Throughout the summer of 2001, according to police records, the Porters made repeated calls for help to the Brandon Police. While responding to one of those calls, Krupp asked Martel what was causing these disputes. "David Martel exploded, stating, 'He's a fucken [sic] homosexual, a faggot, and fucken [sic] queer...the mother has fucken [sic] AIDS and Eddies [sic] a fucken [sic] retard,'" her affidavit reads. "'I'm not moving, they are. I'll see to that, no matter what it takes.'"
On a recent afternoon, David Martel sits at a picnic table outside his apartment across the street from the Porters. He wears a sleeveless T-shirt and has a scraggly beard and several tattoos. The 42-year-old unemployed sheetrock worker says he's had two heart attacks and just wants to be left alone so he and his wife Lisa can raise their two boys still living at home: Bryan, 16, and Tom, 13.
Martel claims that he and his family are the victims of a smear campaign by Porter and the Brandon police. "Since I've lived here, things ain't right," Martel says. "It's a different world here in Brandon. The law is different. People are different. It's all ugly, it's all backwards, and it's all lies."
And he denies ever making homophobic or threatening remarks to the Porters. "So, he's called a faggot? So what? That's his problem. That's nothing I said. It's all lies," says Martel in a raspy voice. "I don't hate anybody, what color you are or what preference you are. I have a lot of colored friends and I've got a lot of gay friends."
Krupp's affidavit paints a much different picture of Martel. It outlines allegations of hostile behavior directed at the Porters by the Martels, including bullying, harassment, vandalism, theft and stalking. Some of the complaints didn't rise to the level of criminal activity, such as one, lodged in March 2002, that the Martels' children threw snowballs at the Porters' front door and refused to stop. Other complaints charged that the Martels repeatedly played their stereo too loudly and deliberately pounded on the wall between the two apartments, breaking pictures in the living room where Irene Porter slept.
But some complaints were more serious, such as allegations that Martel and his children repeatedly tried to provoke fights with Leo Porter. In one incident in 2003, Porter's cousin David, who was visiting from Massachusetts, was allegedly chased down the street by David Martel. David Porter suffered a bad asthma attack and had to be taken to the hospital by ambulance.
The line between annoying behavior and disorderly conduct can be blurry. For example, the affidavit notes that the Porters told police they were receiving threatening phone calls from the Martels. In April 2001, Edward Porter's bicycle was allegedly taken by the Martels' kids and vandalized. Another time, dead baby birds were left on the Porters' doorstep. In January 2002, David Martel, Sr., allegedly threatened to poison the Porters' poodle with antifreeze. In June 2002, Leo Porter complained to police that the Martels' kids, with the encouragement of their parents, were throwing rocks at his van. Later that summer, the Porters reported that the Martels were throwing bricks into the tree above their apartment, preventing them from leaving their home.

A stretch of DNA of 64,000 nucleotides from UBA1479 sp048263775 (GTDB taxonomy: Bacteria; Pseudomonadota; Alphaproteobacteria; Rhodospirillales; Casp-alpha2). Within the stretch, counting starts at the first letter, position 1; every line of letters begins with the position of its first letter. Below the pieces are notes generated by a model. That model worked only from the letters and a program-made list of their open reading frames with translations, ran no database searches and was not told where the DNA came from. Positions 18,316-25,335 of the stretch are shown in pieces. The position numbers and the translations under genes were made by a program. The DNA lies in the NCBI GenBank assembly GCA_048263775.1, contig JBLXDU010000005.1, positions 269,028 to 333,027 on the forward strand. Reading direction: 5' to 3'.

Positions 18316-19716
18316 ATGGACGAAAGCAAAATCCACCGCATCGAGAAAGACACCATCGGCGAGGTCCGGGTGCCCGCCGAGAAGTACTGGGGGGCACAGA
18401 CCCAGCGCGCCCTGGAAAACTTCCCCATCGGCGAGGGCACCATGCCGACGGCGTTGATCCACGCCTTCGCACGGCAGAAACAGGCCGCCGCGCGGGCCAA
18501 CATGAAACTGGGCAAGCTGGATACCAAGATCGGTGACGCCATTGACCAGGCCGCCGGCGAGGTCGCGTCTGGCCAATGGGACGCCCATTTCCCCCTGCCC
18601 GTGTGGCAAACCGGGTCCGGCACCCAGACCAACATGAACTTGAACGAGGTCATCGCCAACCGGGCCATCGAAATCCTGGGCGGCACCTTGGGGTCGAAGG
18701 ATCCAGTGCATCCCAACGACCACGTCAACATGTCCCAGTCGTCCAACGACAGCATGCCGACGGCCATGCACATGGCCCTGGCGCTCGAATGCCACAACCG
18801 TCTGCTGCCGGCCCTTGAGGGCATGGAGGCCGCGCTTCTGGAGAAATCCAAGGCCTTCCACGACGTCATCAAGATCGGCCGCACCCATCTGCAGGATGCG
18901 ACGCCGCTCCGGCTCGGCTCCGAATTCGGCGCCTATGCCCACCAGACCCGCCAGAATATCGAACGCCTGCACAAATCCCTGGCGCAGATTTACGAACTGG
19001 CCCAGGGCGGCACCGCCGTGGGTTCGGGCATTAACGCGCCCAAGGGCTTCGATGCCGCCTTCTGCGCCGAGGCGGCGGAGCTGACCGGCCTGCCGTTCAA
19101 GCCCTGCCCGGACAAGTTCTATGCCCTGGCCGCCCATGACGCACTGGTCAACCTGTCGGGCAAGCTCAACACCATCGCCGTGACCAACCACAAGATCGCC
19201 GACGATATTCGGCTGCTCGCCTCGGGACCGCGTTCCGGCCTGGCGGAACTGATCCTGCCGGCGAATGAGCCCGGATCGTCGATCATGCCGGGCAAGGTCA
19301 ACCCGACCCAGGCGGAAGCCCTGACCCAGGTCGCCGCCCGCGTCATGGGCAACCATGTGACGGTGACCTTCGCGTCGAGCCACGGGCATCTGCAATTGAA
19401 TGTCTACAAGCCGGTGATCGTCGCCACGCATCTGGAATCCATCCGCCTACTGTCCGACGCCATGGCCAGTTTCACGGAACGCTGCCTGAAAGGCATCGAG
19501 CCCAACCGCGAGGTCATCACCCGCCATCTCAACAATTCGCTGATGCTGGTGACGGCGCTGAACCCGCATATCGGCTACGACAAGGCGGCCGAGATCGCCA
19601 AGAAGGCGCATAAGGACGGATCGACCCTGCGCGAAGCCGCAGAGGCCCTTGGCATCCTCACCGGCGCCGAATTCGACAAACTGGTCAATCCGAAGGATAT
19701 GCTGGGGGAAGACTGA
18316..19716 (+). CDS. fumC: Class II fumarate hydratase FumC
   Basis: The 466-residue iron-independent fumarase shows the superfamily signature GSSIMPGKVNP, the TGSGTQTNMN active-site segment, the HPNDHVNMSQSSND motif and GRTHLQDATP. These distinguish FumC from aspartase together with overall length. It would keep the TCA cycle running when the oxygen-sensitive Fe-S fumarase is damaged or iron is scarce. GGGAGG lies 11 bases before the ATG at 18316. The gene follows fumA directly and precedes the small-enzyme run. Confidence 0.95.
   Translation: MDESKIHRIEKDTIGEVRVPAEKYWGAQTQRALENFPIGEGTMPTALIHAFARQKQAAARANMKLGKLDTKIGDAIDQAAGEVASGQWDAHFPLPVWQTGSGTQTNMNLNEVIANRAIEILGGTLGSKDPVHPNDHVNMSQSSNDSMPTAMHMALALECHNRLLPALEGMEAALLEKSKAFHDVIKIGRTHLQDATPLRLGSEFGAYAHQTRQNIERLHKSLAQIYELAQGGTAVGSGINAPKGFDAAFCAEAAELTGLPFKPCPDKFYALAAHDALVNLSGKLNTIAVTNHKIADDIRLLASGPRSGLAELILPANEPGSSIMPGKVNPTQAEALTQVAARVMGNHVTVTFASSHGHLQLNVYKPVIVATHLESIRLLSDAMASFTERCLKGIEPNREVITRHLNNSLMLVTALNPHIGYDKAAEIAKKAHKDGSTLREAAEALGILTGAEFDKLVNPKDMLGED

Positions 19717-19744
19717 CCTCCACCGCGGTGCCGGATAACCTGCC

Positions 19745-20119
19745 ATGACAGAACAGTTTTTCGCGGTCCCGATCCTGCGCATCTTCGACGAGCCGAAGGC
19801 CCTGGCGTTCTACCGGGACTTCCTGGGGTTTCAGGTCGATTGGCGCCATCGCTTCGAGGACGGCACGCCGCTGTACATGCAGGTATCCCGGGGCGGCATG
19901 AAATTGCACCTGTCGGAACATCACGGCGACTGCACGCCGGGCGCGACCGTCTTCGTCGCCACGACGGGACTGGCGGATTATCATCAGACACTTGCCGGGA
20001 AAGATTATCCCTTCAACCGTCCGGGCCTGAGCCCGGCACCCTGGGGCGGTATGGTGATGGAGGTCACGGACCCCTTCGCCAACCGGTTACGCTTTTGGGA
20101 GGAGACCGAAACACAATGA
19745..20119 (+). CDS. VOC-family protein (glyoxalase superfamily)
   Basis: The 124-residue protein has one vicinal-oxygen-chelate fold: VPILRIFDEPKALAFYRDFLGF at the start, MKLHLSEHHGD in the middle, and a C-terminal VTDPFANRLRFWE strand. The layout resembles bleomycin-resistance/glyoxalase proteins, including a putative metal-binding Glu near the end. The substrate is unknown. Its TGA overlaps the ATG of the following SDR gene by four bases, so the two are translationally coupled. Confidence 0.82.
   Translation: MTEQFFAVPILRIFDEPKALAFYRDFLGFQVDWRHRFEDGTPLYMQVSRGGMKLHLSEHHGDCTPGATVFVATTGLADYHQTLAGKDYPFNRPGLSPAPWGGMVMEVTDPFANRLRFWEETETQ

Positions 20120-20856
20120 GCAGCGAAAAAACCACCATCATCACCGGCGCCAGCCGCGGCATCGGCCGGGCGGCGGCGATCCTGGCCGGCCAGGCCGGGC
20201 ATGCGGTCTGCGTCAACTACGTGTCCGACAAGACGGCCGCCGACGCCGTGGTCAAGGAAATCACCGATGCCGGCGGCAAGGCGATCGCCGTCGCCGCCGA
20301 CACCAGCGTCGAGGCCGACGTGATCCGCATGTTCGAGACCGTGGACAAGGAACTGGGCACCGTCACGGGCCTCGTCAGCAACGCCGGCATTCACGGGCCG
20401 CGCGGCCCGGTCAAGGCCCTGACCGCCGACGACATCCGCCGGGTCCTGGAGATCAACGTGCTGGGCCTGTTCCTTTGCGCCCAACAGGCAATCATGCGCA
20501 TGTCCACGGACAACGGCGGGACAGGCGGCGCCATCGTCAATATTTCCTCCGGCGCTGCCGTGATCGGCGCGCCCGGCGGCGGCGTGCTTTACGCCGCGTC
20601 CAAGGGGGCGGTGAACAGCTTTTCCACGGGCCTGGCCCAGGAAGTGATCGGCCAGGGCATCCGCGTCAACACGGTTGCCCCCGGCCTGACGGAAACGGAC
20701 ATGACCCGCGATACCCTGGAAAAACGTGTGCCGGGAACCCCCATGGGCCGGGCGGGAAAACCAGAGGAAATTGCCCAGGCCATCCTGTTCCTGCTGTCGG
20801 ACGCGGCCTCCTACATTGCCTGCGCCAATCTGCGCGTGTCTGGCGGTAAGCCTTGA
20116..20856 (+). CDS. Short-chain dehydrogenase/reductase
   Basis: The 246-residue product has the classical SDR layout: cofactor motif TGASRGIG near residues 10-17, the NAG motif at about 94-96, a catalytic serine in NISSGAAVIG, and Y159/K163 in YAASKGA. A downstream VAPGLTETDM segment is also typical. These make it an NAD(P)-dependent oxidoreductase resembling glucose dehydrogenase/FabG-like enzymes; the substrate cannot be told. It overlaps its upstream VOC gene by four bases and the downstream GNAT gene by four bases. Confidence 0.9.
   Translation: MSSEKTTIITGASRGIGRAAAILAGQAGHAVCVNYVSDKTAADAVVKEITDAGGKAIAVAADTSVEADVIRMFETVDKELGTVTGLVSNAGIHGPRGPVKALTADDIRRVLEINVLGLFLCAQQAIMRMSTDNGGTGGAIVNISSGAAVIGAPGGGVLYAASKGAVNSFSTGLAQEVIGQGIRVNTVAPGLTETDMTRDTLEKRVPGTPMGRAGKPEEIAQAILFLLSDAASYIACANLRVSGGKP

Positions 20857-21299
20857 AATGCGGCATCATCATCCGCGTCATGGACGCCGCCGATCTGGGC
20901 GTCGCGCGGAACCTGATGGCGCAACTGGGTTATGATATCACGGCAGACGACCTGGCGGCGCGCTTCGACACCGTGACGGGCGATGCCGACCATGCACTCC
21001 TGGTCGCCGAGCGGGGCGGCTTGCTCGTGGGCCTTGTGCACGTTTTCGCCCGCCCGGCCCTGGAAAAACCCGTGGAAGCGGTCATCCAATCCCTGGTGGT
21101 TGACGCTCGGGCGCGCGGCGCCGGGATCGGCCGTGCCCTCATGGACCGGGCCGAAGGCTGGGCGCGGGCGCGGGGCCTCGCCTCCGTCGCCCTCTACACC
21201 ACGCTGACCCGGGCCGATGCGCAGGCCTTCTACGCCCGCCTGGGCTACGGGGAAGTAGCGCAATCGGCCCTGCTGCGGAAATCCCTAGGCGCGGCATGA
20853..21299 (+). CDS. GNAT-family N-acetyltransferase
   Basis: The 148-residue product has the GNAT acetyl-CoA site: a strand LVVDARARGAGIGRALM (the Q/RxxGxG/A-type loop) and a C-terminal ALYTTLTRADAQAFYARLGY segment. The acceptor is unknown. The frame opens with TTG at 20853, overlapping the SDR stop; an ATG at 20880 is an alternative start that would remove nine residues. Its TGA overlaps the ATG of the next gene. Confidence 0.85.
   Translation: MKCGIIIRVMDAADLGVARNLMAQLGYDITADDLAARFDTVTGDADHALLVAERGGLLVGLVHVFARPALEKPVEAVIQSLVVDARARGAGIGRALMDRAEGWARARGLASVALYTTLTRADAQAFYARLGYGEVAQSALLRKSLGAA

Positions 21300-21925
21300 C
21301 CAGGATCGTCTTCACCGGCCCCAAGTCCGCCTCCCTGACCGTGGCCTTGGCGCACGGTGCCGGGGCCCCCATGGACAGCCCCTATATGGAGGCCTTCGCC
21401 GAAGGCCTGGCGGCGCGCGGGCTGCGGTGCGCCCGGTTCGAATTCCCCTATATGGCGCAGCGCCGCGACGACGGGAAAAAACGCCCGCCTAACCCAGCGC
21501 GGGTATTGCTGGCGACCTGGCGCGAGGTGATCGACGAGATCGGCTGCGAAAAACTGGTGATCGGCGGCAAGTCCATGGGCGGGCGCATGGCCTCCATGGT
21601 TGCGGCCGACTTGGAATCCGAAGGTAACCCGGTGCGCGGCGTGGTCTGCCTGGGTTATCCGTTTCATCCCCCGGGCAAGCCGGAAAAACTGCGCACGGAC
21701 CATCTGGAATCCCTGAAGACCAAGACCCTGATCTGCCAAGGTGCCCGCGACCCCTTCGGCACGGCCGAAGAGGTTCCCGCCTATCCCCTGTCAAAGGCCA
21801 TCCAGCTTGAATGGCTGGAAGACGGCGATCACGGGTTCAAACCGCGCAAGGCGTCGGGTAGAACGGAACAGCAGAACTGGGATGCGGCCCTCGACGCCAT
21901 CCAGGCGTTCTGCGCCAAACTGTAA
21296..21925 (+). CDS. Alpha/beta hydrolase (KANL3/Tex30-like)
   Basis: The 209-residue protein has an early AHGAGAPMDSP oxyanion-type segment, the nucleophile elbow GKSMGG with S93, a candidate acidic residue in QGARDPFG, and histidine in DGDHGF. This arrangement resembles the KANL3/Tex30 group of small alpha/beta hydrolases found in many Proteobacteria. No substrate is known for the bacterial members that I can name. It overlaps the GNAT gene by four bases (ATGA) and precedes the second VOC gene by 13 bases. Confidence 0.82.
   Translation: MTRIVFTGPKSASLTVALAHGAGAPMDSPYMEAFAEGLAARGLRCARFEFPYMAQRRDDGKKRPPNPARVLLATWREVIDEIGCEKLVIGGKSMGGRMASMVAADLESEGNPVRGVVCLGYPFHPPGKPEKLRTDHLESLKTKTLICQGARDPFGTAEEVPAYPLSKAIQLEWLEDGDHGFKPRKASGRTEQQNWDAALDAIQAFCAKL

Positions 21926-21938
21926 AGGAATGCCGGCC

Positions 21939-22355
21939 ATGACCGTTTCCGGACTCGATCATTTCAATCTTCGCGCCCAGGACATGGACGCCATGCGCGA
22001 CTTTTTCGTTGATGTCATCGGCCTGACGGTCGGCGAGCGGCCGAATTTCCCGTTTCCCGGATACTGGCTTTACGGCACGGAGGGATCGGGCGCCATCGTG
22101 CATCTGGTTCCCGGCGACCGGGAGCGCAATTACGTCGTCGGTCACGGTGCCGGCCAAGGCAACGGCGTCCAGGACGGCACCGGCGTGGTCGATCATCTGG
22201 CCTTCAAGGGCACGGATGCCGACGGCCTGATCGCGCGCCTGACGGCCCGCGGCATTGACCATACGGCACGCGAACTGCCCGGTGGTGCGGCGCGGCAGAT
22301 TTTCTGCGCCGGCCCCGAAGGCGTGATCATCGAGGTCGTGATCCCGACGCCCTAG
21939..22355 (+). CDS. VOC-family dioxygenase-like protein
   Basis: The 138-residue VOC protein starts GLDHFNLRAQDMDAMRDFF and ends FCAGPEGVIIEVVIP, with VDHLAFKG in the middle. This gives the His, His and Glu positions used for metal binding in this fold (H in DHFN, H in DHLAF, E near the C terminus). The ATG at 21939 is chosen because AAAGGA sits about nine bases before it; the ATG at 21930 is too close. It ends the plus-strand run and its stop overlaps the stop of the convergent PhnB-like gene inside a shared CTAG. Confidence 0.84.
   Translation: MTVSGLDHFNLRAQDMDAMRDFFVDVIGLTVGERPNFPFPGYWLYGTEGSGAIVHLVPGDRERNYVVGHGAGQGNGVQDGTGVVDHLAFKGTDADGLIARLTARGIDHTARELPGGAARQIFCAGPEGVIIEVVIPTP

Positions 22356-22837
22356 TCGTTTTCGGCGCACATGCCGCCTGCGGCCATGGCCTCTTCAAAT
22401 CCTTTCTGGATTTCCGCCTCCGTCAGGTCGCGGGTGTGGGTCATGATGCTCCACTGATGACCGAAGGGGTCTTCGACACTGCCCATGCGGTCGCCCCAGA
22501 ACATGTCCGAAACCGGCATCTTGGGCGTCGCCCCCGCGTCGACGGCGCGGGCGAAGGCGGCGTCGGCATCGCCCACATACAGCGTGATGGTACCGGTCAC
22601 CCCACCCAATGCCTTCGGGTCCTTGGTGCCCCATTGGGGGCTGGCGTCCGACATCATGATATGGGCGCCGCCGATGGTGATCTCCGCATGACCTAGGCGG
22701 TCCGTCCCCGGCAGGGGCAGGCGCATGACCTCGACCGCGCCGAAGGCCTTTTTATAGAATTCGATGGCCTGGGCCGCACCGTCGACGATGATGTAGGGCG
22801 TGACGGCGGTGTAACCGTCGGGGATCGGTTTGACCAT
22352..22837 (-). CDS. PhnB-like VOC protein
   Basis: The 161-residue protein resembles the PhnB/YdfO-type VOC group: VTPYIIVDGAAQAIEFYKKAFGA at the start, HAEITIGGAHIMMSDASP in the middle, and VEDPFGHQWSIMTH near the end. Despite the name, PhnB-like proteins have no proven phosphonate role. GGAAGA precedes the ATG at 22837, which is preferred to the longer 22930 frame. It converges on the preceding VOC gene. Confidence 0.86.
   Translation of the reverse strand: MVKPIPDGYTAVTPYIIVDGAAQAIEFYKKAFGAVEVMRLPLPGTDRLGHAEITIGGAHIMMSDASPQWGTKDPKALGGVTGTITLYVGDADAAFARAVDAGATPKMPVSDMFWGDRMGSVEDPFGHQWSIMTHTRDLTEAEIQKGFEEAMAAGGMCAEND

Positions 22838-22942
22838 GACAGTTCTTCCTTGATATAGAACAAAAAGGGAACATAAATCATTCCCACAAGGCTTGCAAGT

Of the dozens of incidents described in Krupp's affidavit, some are clearly criminal in nature. On June 16, 2002, a guest to the Porters' house, Kathleen McDonald, had her windshield smashed, causing more than $500 worth of damage. One of the Martels' children was issued a citation for unlawful mischief. However, the affidavit also notes that the citation was "never sent to the State's Attorney's Office by the investigating officer for prosecution." Krupp doesn't know why it wasn't.
This pattern of abuse, says Porter, had a profound effect on his family's daily lives. "Oh, we completely stopped living," he says. "We covered our windows with blankets. Whenever we would drive our car to leave, we would have to check our brakes first because they threatened to cut our brake lines and loosen our lug nuts. People stopped coming to our house because of it."
To make matters worse, Porter claims that with the exception of Krupp, other Brandon police officers often didn't take his complaints seriously, which only encouraged Martel to become more aggressive. Krupp's affidavit notes, for example, that on April 6, 2002, Porter called the police after Martel allegedly threatened to enter his home and physically assault him. When an officer responded, Porter gave him a videotape of the incident.
According to a police transcript of that tape, Martel is heard saying, "You fat fuck. Stay off my property. And if you talk to my kids like that, I'm gonna kick your ass. I'll throw a brick right through that window, you fat fuck." Later, Martel says, "I'll walk right in there and I'll beat the living shit out of you, got that, you faggot? I'm tired of your bullshit." Yet despite this evidence, no criminal charges were ever filed.
On the same videotape, Martel blames Porter for his family being evicted from their apartment. Jones, who was also the Martels' landlord, confirms that he evicted the family in part because they didn't pay their rent, but also because of their ongoing conflict with the Porters.
"It's not a good situation when it gets to the point where one of them has to go," Jones says. "And it took me a couple of months to figure out which one." The Martels subsequently moved into an apartment across the street from the Porters.
But the situation only got worse after that. On April 7, 2002, Brandon police responded to their second call in two days from the Porter household. This time, according to police records, Leo and Irene Porter asked Krupp to take possession of their handgun for safekeeping, fearing that their neighbor might break into their apartment and steal it. "It was at this time [that] Leo Porter and Irene Porter advised [me that] David Martel, Sr., had been getting more and more aggressive towards them, making comments towards them regarding a handgun in his (David Martel, Sr.'s) possession," Krupp writes.
There was no evidence that Martel had threatened the Porters with a gun -- according to the affidavit, Martel denied owning one. However, on May 10, 2003, in an unrelated incident not involving the Porters, Martel was charged with reckless endangerment with a gun. The weapon confiscated in that case "resembled a .357 Magnum and also fit the description [that] Leo and Irene Porter described in prior incidents" with Martel.